3. Cliffy

    The Cubs will have 10,250,000 to spend on the 2012 June draft if my math is correct. Last place Astros get 11,500,00 down to NY Yankees at 4,500,000. It appears via this each position down from the Astros would have 250,000 less per slot. The Cubs spent over 11 million last year on the draft with a few big reach people. They should be able to work well within that amount. See link for story. Feel free to blast me if I have messed up the math.

  4. Cliffy

    It should be noted that amount is the most that could be spent on the 1st 10 rounds without being subject t to penalty.

    1. Kyle

      You can’t sign anyone after the 10th round for more than 100k without dipping into that pool, as well.

  5. Jack Nugent

    Honestly, I think Levine’s remarks on Crawford/Castro are more reflective of him being sorta clueless. Same goes for what he said about Fielder. Pretty sure you don’t need to look that hard for quotes from one or both of Theo and Jed where they all but explicitly stated they won’t be big time players for Fielder.

    I don’t care what Levine says. I’d be shocked if the Cubs aggressively pursue Fielder.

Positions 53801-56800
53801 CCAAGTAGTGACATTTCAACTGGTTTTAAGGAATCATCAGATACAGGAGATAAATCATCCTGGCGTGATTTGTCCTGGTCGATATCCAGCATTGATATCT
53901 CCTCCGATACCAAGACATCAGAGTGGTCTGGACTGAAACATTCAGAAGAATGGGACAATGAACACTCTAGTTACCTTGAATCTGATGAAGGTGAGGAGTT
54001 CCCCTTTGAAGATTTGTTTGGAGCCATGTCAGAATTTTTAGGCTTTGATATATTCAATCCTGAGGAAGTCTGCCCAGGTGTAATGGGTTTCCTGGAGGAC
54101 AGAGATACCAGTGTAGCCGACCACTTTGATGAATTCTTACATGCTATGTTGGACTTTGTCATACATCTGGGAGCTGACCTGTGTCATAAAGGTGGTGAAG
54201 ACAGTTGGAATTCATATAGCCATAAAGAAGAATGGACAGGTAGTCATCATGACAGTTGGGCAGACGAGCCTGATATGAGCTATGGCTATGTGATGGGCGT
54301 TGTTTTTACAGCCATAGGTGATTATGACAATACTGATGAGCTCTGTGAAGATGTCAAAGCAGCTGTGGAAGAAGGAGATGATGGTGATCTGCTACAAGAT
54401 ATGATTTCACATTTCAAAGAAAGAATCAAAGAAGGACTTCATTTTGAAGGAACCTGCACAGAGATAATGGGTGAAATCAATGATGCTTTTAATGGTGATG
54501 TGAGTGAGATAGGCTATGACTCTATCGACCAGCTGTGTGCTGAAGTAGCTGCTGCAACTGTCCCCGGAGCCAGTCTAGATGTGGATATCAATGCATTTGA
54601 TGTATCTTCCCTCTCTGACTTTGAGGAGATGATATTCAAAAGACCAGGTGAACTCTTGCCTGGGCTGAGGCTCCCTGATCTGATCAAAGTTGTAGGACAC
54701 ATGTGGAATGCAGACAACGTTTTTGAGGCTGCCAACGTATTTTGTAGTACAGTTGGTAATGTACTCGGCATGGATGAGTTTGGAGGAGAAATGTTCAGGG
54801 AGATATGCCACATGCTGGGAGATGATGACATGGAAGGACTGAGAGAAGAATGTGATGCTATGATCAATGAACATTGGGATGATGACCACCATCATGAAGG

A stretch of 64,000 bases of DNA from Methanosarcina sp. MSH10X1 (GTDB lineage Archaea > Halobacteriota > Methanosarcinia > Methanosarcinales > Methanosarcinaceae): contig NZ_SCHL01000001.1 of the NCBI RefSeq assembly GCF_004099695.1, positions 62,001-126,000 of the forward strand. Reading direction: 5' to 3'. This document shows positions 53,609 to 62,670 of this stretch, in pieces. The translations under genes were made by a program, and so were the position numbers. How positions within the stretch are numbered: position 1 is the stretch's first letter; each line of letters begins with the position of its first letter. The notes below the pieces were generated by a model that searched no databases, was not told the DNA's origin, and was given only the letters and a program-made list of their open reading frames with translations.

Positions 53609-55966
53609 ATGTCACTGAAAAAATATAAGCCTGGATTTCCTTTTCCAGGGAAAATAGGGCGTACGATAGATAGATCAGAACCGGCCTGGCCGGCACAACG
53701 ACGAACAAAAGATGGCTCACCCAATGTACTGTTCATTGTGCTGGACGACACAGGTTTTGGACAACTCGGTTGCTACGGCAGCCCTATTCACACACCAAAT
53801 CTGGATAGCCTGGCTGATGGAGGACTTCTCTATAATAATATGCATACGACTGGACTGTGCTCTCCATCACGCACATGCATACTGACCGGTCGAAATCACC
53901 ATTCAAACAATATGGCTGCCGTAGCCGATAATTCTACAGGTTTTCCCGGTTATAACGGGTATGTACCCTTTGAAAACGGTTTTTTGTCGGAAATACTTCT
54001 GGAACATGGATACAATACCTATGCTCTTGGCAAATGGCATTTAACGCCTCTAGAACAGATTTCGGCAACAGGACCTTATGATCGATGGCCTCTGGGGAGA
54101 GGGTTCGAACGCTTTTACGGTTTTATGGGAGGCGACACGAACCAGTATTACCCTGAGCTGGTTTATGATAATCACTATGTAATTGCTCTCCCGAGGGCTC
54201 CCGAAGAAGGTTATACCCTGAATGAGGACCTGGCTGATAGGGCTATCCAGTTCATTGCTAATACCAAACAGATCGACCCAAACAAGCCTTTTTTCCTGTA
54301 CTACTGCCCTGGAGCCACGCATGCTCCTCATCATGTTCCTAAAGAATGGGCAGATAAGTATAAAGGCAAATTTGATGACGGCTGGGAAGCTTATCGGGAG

1. CubFan Paul

      “Pretty sure you don’t need to look that hard for quotes from one or both of Theo and Jed where they all but explicitly stated they won’t be big time players for Fielder”

      ..acually, I haven’t seen even one of those quotes. and I’ve definitely seen a few that say the Opposite

      1. DRock

        Agreed, Paul. Jack, where is your source?

        1. Jack Nugent

          It might take a little work for me to find the article, but as I recall Theo essentially said “there’s a time and a place to make a big play on a free agent, and now isn’t that time.” Like I said– he didn’t explicitly say “we’re not going after Prince,” but if you read between the lines, it seemed pretty clear at the time they were gonna rule him out.

          This was in the Tribune.

          1. Adam H